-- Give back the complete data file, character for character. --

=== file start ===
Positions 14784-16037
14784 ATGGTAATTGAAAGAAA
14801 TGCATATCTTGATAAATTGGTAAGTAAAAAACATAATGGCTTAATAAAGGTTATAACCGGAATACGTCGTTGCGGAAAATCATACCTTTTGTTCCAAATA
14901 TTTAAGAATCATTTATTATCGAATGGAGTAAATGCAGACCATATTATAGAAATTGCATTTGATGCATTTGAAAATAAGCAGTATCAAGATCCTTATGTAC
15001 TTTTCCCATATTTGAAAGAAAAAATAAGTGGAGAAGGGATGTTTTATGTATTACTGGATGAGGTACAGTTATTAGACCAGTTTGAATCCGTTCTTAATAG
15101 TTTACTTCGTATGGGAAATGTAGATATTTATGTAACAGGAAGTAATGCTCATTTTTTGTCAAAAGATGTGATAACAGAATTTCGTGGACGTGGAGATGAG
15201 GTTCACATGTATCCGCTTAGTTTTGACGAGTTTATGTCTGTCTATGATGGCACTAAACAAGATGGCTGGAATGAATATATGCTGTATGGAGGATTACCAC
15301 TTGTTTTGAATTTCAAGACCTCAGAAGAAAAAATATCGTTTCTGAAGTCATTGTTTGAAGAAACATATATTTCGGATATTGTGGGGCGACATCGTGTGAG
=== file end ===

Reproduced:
Positions 14784-16037
14784 ATGGTAATTGAAAGAAA
14801 TGCATATCTTGATAAATTGGTAAGTAAAAAACATAATGGCTTAATAAAGGTTATAACCGGAATACGTCGTTGCGGAAAATCATACCTTTTGTTCCAAATA
14901 TTTAAGAATCATTTATTATCGAATGGAGTAAATGCAGACCATATTATAGAAATTGCATTTGATGCATTTGAAAATAAGCAGTATCAAGATCCTTATGTAC
15001 TTTTCCCATATTTGAAAGAAAAAATAAGTGGAGAAGGGATGTTTTATGTATTACTGGATGAGGTACAGTTATTAGACCAGTTTGAATCCGTTCTTAATAG
15101 TTTACTTCGTATGGGAAATGTAGATATTTATGTAACAGGAAGTAATGCTCATTTTTTGTCAAAAGATGTGATAACAGAATTTCGTGGACGTGGAGATGAG
15201 GTTCACATGTATCCGCTTAGTTTTGACGAGTTTATGTCTGTCTATGATGGCACTAAACAAGATGGCTGGAATGAATATATGCTGTATGGAGGATTACCAC
15301 TTGTTTTGAATTTCAAGACCTCAGAAGAAAAAATATCGTTTCTGAAGTCATTGTTTGAAGAAACATATATTTCGGATATTGTGGGGCGACATCGTGTGAG